HDR - What's it all about, anyway?

Discussion in 'Mapping Questions & Discussion' started by Pocket, Jul 11, 2012.

  1. Pocket

    aa Pocket func_croc

    Messages:
    4,489
    Positive Ratings:
    2,213
    After messing around with outdoor lighting stuff for the first time, I came to realize just how little I understand about HDR. I get the basics: It simulates the opening and closing of the human iris during the transition between light and dark environments, and it does so mainly by producing a second, "overexposed" set of lightmaps that it can use in dark lighting situations, and that it also needs a corresponding set of cubemaps.

    But there's a lot I still don't get. Like, what do tonemap controllers really do, and why do different maps need different values for theirs? And is there ever any reason to set the BrightnessHDR and AmbientHDR in the light_environment to anything other than the defaults?

    And those cubemaps. Whenever I build HDR cubemaps it shows each angle going from full-overexposure down to the normal LDR levels. Is it actually committing every frame of that animation to the disk for some reason, or is there some other, weirder reason for it?
     
  2. grazr

    aa grazr Old Man Mutant Ninja Turtle

    Messages:
    5,436
    Positive Ratings:
    3,557
    The way i understand it is the exposure is like a camera shutter that stays open longer in order to take in more light. The longer it's open (the max/min exposure values you set in the tonemap controller) the longer the exposure and brighter the reflection. Since when defining the value of HDR via the tonemap controller you're not specifying a single value, it's a range. Allowing a balance between varying lighting conditions in your map (for example outdoors/indoors being the most obvious reason to allow for high and low exposure variations within your single environment). Dark textures that don't reflect so much light will require a higher tonemap setting in order to get a more significant HDR response, so in dark maps such as those set at night you might up your max exposure value. Also, say if you change your maps theme from desert to alpine, which has higher reflection values in its nature textures you'll probably wanna reduce the max exposure value so that your map doesn't look like it's 10ft from the sun.


    I'm not sure on the exact translation but "1" seems to feel like a tenth of a second, if the amount of time the exposure is left on the screen for is anything to go by. But... that's just speculation.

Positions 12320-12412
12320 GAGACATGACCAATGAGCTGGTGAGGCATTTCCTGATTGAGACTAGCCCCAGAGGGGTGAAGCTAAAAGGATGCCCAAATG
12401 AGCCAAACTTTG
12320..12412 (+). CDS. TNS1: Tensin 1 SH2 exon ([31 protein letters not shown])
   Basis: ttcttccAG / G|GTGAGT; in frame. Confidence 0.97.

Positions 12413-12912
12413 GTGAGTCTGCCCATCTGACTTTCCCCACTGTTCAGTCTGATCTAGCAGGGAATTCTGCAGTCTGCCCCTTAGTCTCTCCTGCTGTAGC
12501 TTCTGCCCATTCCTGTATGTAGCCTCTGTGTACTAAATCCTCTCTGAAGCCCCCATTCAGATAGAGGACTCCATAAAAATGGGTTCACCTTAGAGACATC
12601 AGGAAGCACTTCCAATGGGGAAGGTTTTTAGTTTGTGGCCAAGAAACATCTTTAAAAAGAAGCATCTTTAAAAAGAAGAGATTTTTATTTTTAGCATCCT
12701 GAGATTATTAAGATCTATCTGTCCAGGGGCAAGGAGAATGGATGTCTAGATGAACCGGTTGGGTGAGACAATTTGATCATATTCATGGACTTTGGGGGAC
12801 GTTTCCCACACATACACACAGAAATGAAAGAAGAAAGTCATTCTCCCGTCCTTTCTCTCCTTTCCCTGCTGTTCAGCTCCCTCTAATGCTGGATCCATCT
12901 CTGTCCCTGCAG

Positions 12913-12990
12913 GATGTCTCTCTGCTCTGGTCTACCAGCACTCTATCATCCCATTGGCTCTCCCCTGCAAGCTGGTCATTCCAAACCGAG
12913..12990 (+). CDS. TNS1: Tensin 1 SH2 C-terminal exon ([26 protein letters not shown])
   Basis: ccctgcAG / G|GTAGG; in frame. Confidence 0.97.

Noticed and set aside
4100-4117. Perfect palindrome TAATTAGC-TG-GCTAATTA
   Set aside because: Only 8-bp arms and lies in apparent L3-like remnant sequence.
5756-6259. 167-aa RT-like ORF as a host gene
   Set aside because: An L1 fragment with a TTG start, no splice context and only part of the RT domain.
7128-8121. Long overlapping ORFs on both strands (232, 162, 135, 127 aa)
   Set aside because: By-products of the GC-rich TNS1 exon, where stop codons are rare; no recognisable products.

Last edited: Jul 12, 2012
  3. xzzy

    aa xzzy

    Messages:
    815
    Positive Ratings:
    393
    The name says it all.. "high dynamic range". It's an image format that records more levels of light than a computer monitor can reproduce. You know how a gif is limited to 256 colors and a jpeg can go up to millions of colors? HDR is like that, but for intensities of light. If full white is merely "bright", information beyond that would be "ow fuck I'm staring at the sun this hurts."

    Source engine games uses HDR images to simulate the effect of glare. Say you had a single pixel light source on a map and looked straight at it in game. With LDR lighting, that pixel would be white and no more. But if it's HDR and that pixel is "brighter than bright", the game simulates glare by making more pixels on your screen white.

    HDR images are produced by taking several images at different exposures and combining the information. That's why buildcubemaps on an HDR map looks like it's animating.. it's not. It's taking a dozen or so screenshots of the map with varying sensitivity to light to build information about how intense the lighting is.
     
  4. A Boojum Snark

    aa A Boojum Snark Toraipoddodezain Mazahabado

    Messages:
    4,769
    Positive Ratings:
    5,521
    HDR cubemaps do contain six or so exposure levels, because it would look incorrect if reflections didn't have the same exposure level as the real-time scene.
     
  5. Pocket

    aa Pocket func_croc

    Messages:
    4,489
    Positive Ratings:
    2,213
    That's what I don't get: If it can get away with just using two different levels of exposure for the lightmaps and blend between them in real time, why do the cubemaps have to pre-bake every level?
     
  6. xzzy

    aa xzzy

    Messages:
    815
    Positive Ratings:
    393
    I would guess it's an engine limitation or performance related decision. Like the cubemaps can't work with the code that blends textures. Or maybe the blending process is too expensive to do more than it already is.

    So they went for a simple system where the game just picks the closest matching cubemap image.